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Joe Judge will get different look at Tom Brady when Giants face Buccaneers on Monday night

Giants head coach Joe Judge watches play against

Giants head coach Joe Judge watches play against the Dallas Cowboys in the first half of an NFL football game in Arlington, Texas, Sunday, Oct. 11, 2020. Credit: AP/Michael Ainsworth

Joe Judge was at home this weekend and saw something which may be commonplace to most of us but that he hasn’t had many opportunities to witness in the past decade.

He saw Tom Brady playing football… on television.

Judge certainly had a live and up-close view of Brady in games and practices since he joined the Patriots as a special teams assistant in 2012. And this year, as head coach of the Giants, he’s gone over plenty of video of the quarterback with his new team, the Buccaneers. But on Sunday afternoon, when Brady was slinging five touchdown passes against the Raiders and the Giants were enjoying a few days off after their Thursday night contest, Judge was able to simply kick back for a few minutes and watch.

Or maybe gawk.

His takeaway from the experience wasn’t very different than anyone else’s.

"This guy hasn’t had much dropoff," Judge said of Brady, still ripping off passes in his 21st NFL season. "He’s playing at a very high level. He has the guys around him playing at a high level as well."

Those relaxing glimpses at greatness were enjoyed, but now they are gone. Judge and the Giants now see Brady not as the greatest quarterback in NFL history, but as their next opponent. They will face the Buccaneers on Monday night, looking to pull off an upset that, given their point differentials so far of +80 (the best in the NFL) and -52 (the fourth-lowest), might be the biggest the Giants have ever had against Brady.

Given their intertwined Super Bowl histories, that’s saying a lot.

But the Giants do have an advantage that not many teams enjoy. They have someone in charge who knows Brady well. Judge wasn’t just a special teams coach for the Patriots during his tenure there, he was also the wide receivers coach and worked closely with Brady.

When you have been around as long as Brady, and had as much success as he has had, you are bound to play against coaches who know you well. When he faces Judge, it will be the 20th time in his career Brady faces a head coach who was either a Patriots assistant or teammate during his time in New England. He has an 11-8 record in those previous meetings, but almost half of those wins – five against Eric Mangini’s Jets and Browns teams – took place before 2011. In more recent years Brady is 0-1 against Matt Patricia, 1-1 against Brian Flores and 0-2 with a playoff loss against Mike Vrabel.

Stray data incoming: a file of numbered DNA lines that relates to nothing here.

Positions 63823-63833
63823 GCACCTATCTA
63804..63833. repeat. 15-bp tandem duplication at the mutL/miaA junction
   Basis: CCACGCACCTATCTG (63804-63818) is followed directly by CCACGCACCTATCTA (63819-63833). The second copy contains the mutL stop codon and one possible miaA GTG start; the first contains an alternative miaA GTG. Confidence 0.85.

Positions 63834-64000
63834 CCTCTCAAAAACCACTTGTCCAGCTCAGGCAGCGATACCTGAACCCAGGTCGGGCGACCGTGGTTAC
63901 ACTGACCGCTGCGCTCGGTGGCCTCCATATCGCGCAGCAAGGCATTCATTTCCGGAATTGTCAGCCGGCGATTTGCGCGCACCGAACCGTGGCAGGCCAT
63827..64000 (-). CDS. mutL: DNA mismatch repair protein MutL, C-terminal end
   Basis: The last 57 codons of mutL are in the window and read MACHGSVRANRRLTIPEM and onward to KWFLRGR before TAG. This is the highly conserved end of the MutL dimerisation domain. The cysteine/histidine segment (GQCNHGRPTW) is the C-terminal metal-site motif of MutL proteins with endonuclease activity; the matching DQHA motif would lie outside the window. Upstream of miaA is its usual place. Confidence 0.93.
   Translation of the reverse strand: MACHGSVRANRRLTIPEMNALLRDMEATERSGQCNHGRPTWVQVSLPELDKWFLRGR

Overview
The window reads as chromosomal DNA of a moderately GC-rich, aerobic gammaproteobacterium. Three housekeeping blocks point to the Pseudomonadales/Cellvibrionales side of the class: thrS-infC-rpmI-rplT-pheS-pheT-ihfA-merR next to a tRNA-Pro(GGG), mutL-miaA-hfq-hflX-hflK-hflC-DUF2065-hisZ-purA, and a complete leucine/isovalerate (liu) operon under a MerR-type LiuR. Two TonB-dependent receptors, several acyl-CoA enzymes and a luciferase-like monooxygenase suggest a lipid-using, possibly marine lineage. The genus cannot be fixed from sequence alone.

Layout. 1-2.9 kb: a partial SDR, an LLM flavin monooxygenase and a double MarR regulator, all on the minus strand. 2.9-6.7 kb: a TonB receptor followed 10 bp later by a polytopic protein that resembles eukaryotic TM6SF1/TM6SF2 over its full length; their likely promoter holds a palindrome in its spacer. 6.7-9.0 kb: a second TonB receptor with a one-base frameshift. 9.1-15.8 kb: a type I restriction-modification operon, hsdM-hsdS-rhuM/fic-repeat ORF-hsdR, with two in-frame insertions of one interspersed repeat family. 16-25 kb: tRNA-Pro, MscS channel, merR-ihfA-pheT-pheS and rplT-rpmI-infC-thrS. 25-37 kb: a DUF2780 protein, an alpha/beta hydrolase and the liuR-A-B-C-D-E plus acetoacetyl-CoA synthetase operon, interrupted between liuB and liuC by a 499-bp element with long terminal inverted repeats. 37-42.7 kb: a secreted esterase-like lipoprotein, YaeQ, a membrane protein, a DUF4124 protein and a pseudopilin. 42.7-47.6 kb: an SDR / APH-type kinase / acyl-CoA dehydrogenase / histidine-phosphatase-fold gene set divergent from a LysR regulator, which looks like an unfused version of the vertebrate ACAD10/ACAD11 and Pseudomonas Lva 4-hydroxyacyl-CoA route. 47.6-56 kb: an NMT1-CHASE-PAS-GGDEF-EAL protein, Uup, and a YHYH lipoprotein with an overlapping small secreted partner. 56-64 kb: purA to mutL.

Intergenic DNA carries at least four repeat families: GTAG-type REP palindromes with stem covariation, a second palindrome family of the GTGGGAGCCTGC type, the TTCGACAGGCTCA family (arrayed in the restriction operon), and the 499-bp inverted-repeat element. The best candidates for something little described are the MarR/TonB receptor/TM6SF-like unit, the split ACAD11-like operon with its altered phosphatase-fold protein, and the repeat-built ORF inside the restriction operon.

Perhaps there is some kryptonite that can be conjured by Judge.

Judge isn’t the only Giant who knows Brady well. Dion Lewis, Logan Ryan and Nate Ebner are all current Giants players who won rings with him in New England, and the coaching staff is littered with former Patriots assistants who are well aware of Brady’s prowess despite his new pewter helmet.

Said Ebner, with a chuckle: "It’s Tom Brady at the end of the day."

"One thing about Tom is he’s a very intelligent player," Judge said. "He thinks ahead of the play, he’s always looking for answers, he’s very proactive in how he sees the game, he understands the personnel on the other side extremely well. He’s been in all of the situations, however you slice it up, as many times as you can possibly imagine, whether that’s through practice or games. This guy is fluent in football."

Judge said while Brady excels in games, it’s the behind-the-scenes lessons that he drew from the quarterback who is four years his elder. He recalled times during training camp when Brady, not the coaches, would run and analyze one-on-one drills between receivers and defensive backs .

"You would let Tom go in there and talk to the receivers about what he’s seeing and what he expects on a certain route," Judge said. "To me, that made you a much better coach by listening to how the quarterback sees it and what he expects on each route. There’s fine points in coaching but ultimately it matters how the players see it on the field. To be able to hear through the vision that Tom had, that was really an education in itself right there."

And of course, there is Brady’s edginess.

"I think the thing you have to always keep in mind with Tom is he’s as tough and fierce a competitor as there has ever been in any organized sport," Judge said. "He set the tone for an entire organization. I’m very grateful for my time being around him."

Now, though, Judge and the Giants must prepare for him.

They aren’t facing Brady’s Hall of Fame resume so much as his current incarnation that is second in the NFL in touchdown passes (18) and sixth in passing yards (1,910) and only now getting comfortable with his new surroundings. In the last two games, since his infamous loss to the Bears when he appeared to lose track of the downs, Brady has completed 50 of 72 passes for six touchdowns with no interceptions.

"This guy is clearly one of the best to ever play the game," Judge said.

He would know. He saw it during his time with the Patriots. He saw it on television on Sunday. And on Monday, he’ll get to see it from a whole new vantage point once again.

He’ll be going against it.

THOSE WHO KNOW TOM BEST

Here is a look at Tom Brady’s career record against head coaches who were either former assistants on Patriots teams for which he played or, in the case of Mike Vrabel, a former teammate in New England:

Romeo Crennel Browns 1-0

Josh McDaniels Broncos 0-1

Eric Mangini Jets/Browns 5-2*

Bill O’Brien Texans 4-1

Matt Patricia Lions 0-1

Brian Flores Dolphins 1-1

Mike Vrabel Titans 0-2**

TOTAL 11-8

*Includes a postseason win

**Includes a postseason loss

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